Beginning of a Cooler Season in Jadan Organic Gardens - November 2017
The month of November in Jadan Ashram always feels like a gift or reward for surviving yet another hot season and then again the post monsoon 'second summer' of September and October.
This month the temperature did not go over 37 degrees celsius and we had a few cooler high twenties days too (minimum 27 celsius) with some hazy cloud cover. Green leafy vegetables of many varieties thrive in this climate, and the sunflowers are comfortable with coming out of the soil and finding the sun to face towards. Generally, European flower varieties are much more likely to grow well during the November to March period.
Half a ton of produce was harvested this month, half of which was lemons.180kg was bottle gourd from the monsoon vegetable garden, which continued to produce pumpkin and bhindi throughout the month and so we reached our 1 ton target for pumpkin!
We planted fenugreek, yellow mustard and linseed in the Shiv Bagh early in the month and all has germinated well. Garlic and tomatoes went in towards the end of the month. Weeding of all the new areas was almost completed by the end of November and this year a lot of Chenopodium album (Lamb’s Quarters) was removed from our cultivated areas. The locals call it cheel and it makes a delicious sabji, or can be mixed into chapatti dough so that the chapatti is completely green! This species is closely related to the grain Quinoa.
European radishes were ready in exactly one month and the lettuce harvest began from the 23rd – so now we have baby spinach, lettuce leaves and a little rocket mixed inside for our lunchtime salad. There are still a few winter seeds to plant – mostly flowers – and these will be sown into prepared beds in the middle of the Shiv Bagh.
Empty section left for tomatoes - next beds are winter lettuce varieties. Finally the bananas are ripening
This month there has been major cutting of the neem trees around all our residential buildings. After cutting with a local variety of axe the larger branches then need to be chainsawed into smaller pieces so that the wood can be loaded into a trolley and taken to the wood storage area. It is not work for the faint-hearted, as the men had to climb on simple steel frames, which are many metres in height, and then cut the branches. Wasps’ nests were a major impediment especially around the White House. Falling branches another hazard, but all work was done safely except for a few stings!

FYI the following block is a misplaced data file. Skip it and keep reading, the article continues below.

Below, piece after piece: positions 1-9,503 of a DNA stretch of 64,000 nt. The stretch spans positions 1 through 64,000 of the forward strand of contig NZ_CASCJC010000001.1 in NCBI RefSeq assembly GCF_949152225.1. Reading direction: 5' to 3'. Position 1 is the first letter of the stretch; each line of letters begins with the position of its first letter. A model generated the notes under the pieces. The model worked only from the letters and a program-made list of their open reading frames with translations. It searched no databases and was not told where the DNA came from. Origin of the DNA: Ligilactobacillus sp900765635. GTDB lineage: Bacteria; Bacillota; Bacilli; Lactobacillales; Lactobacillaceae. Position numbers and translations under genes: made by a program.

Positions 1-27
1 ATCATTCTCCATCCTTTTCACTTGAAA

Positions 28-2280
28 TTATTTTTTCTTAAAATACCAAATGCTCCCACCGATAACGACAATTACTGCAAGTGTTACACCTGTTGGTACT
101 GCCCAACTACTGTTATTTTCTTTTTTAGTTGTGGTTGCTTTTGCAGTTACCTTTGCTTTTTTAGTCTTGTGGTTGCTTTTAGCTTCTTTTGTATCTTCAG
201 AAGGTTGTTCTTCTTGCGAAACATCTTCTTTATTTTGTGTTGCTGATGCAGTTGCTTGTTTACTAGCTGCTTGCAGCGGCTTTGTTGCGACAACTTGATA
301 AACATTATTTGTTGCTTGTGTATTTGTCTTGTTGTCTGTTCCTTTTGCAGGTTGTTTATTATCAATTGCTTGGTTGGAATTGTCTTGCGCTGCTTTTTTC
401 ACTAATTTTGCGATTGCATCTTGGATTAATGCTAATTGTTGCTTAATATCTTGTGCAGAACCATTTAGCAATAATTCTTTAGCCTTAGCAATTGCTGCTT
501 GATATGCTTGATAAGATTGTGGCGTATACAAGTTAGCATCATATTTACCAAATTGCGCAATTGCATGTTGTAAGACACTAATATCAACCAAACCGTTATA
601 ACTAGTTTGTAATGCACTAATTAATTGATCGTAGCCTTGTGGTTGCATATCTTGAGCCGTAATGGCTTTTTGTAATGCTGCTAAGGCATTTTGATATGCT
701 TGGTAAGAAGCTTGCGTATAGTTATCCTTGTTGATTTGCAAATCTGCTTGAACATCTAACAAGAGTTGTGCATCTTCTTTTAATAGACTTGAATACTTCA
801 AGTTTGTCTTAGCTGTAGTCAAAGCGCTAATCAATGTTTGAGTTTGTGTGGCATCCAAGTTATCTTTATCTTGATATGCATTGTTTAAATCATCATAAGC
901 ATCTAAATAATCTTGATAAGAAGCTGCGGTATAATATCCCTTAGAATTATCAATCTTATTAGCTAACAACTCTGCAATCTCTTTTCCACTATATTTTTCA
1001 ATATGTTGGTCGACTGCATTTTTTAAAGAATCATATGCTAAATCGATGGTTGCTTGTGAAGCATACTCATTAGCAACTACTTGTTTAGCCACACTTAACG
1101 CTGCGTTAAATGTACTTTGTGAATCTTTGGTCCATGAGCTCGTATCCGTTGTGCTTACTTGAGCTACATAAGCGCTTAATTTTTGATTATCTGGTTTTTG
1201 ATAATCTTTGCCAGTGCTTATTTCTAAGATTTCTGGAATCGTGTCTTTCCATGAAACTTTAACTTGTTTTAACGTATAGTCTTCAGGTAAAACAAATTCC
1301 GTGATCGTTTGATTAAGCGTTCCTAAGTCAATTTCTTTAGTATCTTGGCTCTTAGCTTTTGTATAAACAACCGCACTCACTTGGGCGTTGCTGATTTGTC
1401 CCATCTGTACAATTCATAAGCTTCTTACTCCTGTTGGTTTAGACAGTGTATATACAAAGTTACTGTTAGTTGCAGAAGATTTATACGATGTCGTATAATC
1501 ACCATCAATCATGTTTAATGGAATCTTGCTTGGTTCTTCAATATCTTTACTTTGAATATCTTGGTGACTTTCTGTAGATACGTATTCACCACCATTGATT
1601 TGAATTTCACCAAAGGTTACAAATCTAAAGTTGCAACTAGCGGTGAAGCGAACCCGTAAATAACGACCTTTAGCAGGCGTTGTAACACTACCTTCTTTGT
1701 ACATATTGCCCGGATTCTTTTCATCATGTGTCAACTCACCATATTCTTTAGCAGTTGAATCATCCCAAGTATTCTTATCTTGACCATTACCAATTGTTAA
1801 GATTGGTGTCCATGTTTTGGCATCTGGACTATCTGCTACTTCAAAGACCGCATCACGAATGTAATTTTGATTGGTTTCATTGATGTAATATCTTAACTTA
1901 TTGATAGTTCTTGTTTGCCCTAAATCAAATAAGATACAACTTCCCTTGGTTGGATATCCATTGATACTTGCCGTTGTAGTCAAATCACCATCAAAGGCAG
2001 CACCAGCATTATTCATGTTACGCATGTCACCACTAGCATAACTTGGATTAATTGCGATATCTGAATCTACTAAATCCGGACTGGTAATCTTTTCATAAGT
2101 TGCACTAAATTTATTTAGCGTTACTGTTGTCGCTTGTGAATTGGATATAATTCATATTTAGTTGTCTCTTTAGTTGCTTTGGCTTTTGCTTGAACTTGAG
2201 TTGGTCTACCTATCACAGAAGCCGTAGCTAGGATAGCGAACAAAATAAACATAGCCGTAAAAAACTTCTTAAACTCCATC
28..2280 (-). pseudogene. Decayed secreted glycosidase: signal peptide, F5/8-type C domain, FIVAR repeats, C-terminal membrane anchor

In the big garden, the annual post monsoon grass-cutting started – there is a lot of grass to remove this year. The upper lemon area is almost inaccessible due to many many dried stalks containing thorny and sticky seeds that pierce through skin or stick to clothing. There will be a lot of work there during the winter months. However the summer jowar was cut and stacked nicely in the gunda orchard and we were able to retrieve some of the irrigation piping from the area for our new plantations.
Onions after flood irrigation. Sitaphal ripening on the tree.
Some giloy (Tinospora cordifolia) was collected and cut and put to dry this month and also some Caribbean hibiscus variety, which in Australia they call Roselle. It is sour and full of vitamin C and is a good remedy for urinary disorders.
In our salad garden the saved basil seeds did not germinate, so if anyone coming out in December could bring some good quality sweet basil seeds then we can try again. The Thai basil from last year reseeded itself and has come up in a few places. This is considered to be a holy plant like its sister plant tulasi in some areas of India.
Rajka, lucerne, alfalfa – horse fodder
We also did some major weeding of the central part of the Shiv Bagh, where the 2 rows of papaya trees planted during the monsoon months are thriving and starting to flower and fruit. In the cleaned areas we planted different coloured hollyhocks, some sunflowers and also some marigolds and lupins – even lavender seeds, which have repeatedly failed over the years. Let us see what will come – surely some beautiful new colours and forms in God’s Garden.
Some of the things that we grow during the winter. Tiny carrots, up and out.
I am looking forward to celebrating a warm and festive time in December with many bhaktas. Maybe we can fire up the pizza oven with some of the dry wood from the neem trees…
Much love from
December 1st 2017